I am wondering what other places are doing about co-sleeping. You post-partum nurses out there: Do you let moms sleep with their babies in bed with them? Do you have an official policy on this or is it done nurse by nurse? Do you work in a post-partum setting or a LDRP setting? Do you do exclusive rooming in? How many births do you do a month?
Apr 3, '02
We generally encourage rooming in, unless mom had a c-section and no one is staying the night (this is a pp setting). Moms can make the decision of allowing the baby to sleep in bed with them or not. I don't think it's any of our business, since I have never heard of a mother smothering her infant in the middle of the night, and I am not going to be watching her when she goes home in a day or 2 and does it anyways.
Apr 3, '02
We had a neo-natal code blue at our hospital when a mom fell asleep while her baby was in the bed with her. I think she was breastfeeding and nodded off. I never heard whether the baby survived, but what a horrible thing to happen.
Apr 3, '02
I agree with fergus, I can't police thes patients once they go home. Unfortunately, my hospital policy dictates that I inform the patients of the risk associated with this behavior, and chart either compliance or noncompliance with my request to remove the baby from the bed.
But the crack head in the next room will take her baby home
Apr 3, '02
No official policy at our hospital on this, but generally discouraged after a baby fell out of mom's bed last year. Luckily the baby was not hurt.
My guess would be most beds that mom's sleep in at home are not twin sized?
Apr 4, '02
One time we had a young dad that took his baby to lie with him on the futon in the hospital room. The baby had been crying and he wanted to cuddle the baby and let mom sleep. As of 6PM-ish the baby was in the crib and the parents were awake, per the aide that passed the dinner tray. At 8PM-ish the nurse went in to assess and found mom asleep in bed, and dad asleep on the futon with nothing but the baby's very-black lower body sticking out from under the dad's body.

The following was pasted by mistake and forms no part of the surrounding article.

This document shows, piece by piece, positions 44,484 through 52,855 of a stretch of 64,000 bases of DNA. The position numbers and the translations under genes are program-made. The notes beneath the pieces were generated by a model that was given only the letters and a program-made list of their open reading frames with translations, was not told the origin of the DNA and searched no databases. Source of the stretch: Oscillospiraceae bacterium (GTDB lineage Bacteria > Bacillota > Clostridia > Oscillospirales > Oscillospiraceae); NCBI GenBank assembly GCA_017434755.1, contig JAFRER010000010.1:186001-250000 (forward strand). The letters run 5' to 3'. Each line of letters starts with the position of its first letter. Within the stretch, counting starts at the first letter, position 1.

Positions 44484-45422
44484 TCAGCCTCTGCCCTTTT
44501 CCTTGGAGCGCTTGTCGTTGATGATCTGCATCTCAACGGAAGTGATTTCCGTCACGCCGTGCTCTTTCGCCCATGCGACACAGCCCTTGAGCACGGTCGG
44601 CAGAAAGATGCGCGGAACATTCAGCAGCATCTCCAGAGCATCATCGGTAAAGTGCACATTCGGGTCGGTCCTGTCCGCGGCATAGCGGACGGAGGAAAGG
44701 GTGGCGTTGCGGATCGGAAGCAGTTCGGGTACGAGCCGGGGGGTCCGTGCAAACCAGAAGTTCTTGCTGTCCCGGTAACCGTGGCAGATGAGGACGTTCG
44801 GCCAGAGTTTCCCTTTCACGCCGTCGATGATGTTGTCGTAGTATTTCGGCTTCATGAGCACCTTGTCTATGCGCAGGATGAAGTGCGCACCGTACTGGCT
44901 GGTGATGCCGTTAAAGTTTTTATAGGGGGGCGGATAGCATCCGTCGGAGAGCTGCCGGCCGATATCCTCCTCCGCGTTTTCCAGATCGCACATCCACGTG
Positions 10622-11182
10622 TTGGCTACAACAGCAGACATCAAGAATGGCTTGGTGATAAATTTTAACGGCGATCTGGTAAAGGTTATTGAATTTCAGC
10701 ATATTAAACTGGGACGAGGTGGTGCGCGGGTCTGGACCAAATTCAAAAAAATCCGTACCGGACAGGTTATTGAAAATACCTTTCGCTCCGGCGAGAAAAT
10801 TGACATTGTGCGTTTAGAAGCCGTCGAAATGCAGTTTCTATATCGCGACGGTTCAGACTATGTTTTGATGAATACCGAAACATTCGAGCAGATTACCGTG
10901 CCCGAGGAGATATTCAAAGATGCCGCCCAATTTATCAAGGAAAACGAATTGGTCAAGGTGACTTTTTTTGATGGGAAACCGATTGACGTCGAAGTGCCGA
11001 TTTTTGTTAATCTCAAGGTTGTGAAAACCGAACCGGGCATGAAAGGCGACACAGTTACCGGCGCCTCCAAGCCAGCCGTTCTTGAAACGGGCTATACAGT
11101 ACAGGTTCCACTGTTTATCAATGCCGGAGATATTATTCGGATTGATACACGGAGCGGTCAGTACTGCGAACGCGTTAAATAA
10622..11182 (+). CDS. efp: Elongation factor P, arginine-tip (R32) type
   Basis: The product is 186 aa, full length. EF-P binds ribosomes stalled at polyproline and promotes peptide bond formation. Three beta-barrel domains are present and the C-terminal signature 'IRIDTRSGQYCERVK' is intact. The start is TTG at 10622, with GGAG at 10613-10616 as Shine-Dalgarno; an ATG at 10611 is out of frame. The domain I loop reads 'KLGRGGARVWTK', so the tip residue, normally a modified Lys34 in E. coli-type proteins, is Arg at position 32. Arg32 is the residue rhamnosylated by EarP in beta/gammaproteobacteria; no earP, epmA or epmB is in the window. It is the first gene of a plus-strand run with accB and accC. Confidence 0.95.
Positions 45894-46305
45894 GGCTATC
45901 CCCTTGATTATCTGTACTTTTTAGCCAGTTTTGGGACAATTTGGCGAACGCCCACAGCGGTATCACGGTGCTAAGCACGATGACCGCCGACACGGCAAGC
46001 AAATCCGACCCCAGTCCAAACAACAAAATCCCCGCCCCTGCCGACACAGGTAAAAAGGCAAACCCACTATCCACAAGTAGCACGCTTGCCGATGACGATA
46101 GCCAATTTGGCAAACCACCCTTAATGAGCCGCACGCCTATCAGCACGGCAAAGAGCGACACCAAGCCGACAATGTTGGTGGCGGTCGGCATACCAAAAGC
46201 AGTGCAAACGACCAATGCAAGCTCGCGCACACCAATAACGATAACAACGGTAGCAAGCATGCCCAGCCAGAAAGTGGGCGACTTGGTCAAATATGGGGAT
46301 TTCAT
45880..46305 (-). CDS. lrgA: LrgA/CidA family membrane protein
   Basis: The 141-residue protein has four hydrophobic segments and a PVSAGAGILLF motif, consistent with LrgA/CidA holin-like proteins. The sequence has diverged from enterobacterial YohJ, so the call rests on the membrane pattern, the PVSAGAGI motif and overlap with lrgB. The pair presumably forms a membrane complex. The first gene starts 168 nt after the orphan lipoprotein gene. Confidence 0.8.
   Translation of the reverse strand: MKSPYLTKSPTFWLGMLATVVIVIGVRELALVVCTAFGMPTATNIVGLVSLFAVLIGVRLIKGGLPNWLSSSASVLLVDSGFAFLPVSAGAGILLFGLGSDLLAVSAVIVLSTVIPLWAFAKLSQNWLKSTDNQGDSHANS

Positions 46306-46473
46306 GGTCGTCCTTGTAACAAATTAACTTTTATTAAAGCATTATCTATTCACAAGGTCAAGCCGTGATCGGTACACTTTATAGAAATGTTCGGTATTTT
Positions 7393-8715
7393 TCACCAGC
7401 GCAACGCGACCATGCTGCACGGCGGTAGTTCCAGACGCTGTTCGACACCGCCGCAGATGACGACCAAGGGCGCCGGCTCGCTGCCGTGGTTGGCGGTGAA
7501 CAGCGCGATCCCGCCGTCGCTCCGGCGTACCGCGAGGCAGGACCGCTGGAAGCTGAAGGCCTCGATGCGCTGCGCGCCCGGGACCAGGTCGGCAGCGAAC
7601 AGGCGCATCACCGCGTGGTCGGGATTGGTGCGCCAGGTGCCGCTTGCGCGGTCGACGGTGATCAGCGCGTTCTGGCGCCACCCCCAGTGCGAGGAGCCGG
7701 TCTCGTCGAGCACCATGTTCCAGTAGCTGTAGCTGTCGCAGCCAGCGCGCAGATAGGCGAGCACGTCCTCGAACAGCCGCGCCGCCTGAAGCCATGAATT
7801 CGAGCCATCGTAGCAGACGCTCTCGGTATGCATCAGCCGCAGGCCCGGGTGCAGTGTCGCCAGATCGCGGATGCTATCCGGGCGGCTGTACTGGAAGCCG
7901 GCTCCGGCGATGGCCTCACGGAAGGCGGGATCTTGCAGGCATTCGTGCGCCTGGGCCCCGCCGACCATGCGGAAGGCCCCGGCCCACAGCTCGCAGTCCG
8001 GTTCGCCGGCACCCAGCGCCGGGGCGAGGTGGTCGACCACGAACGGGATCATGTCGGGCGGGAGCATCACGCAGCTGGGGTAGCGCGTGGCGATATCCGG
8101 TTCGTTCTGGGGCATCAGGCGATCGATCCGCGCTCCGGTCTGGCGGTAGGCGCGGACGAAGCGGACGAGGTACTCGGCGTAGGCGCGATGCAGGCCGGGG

The baby had to be coded and unfortunately, regained a HR. Approximately a month later, he was deaf, presumably blind, and unable to handle his own secretions or maintain his own airway. His larynx was parlayzed and he had no gag reflex. Would have to have a g-tube and be trached. Never really moved or wiggled and was beginning to get contractures despite ROM. Wouldn't respond to noise or light stimuli. Responded to heavy touch with posturing. Poor little guy.
The parents were only 17 and 18. Young, but determined to do right by their new baby. Mom's history was sad... her own mother was a drug addict that died of AIDS, father was in prison or something. She had been in foster care, etc... this boyfriend was the best thing she'd ever had besides this new baby. And now he was unintentionally responsible for this outcome.
They took the baby off the vent soon after New Year's day...what a sad Christmas that must have been.
I believe our policy is such that the baby should NOT sleep with the parents.
Apr 6, '02
I don't like the idea of babies in the bed as our hospital beds are not like those at home, and I have walked in on more that one mom with a pillow inadvertantly over the face...Our new side rail policy is such, with the new restraint laws, that really there is no side rail . We have no official policy other than to encourage rooming in, and they feel that having a csec should be no problem with or without a person there ( having had 3 I disaggree)...Still, if anything were to happen with an infant who was somehow compromised due to the inadvertant negligence of a parent who elected to put the baby to bed with her, you KNOW it would be the hospital and the assigned nurse who would somehow inevitably be found at fault. I am all for the child IN the crib in the room , but NOT in bed for extended periods overnight. What they do at home is their business...
Apr 9, '02
Even if policy said it was OK, I would not allow a parent to have their babies in their bed with them. Too high a risk of suffocation. We teach them not to do it unless they have a safety approved sleep shield, which is new on the market. (We could have all been rich thinking up that one, as most of us had). We delivered 7296 babies in 2001 and have LDR rooms with a separate Postpartum floor. We have rooming-in.
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